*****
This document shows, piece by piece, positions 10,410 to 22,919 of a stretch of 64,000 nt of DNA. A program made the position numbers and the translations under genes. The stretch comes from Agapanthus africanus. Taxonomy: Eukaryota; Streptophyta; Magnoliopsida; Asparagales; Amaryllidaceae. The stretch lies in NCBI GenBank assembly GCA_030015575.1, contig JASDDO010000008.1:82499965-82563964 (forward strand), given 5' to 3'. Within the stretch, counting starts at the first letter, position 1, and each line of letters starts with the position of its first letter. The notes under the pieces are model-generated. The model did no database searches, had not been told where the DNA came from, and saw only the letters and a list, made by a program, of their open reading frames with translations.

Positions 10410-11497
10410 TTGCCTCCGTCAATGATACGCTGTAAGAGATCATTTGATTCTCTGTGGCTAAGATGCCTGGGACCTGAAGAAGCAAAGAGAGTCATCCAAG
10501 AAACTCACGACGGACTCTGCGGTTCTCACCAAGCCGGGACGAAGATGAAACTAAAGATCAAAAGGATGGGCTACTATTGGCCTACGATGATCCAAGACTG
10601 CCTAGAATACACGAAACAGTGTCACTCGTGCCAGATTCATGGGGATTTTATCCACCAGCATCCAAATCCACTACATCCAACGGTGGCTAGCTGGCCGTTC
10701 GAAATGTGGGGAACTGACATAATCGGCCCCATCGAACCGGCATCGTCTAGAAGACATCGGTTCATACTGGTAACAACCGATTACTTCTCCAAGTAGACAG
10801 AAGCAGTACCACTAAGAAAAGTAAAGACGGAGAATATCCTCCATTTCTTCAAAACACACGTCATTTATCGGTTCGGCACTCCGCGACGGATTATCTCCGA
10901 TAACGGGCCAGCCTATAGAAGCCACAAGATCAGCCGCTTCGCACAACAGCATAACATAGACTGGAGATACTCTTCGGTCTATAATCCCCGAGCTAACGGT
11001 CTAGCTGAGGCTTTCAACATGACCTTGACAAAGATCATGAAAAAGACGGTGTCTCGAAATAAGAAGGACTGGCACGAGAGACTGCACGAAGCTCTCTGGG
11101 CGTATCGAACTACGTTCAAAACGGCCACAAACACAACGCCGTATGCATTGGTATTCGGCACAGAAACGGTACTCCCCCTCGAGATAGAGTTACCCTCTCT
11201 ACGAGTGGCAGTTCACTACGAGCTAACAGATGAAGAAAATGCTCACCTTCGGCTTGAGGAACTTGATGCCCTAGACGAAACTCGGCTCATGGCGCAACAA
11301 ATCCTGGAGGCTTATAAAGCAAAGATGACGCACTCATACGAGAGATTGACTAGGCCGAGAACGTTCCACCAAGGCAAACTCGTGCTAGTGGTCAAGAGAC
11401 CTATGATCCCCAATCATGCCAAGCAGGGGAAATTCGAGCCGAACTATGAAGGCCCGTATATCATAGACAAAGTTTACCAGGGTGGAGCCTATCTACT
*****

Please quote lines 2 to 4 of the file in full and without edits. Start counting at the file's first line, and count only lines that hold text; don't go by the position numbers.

Positions 10410-11497
10410 TTGCCTCCGTCAATGATACGCTGTAAGAGATCATTTGATTCTCTGTGGCTAAGATGCCTGGGACCTGAAGAAGCAAAGAGAGTCATCCAAG
10501 AAACTCACGACGGACTCTGCGGTTCTCACCAAGCCGGGACGAAGATGAAACTAAAGATCAAAAGGATGGGCTACTATTGGCCTACGATGATCCAAGACTG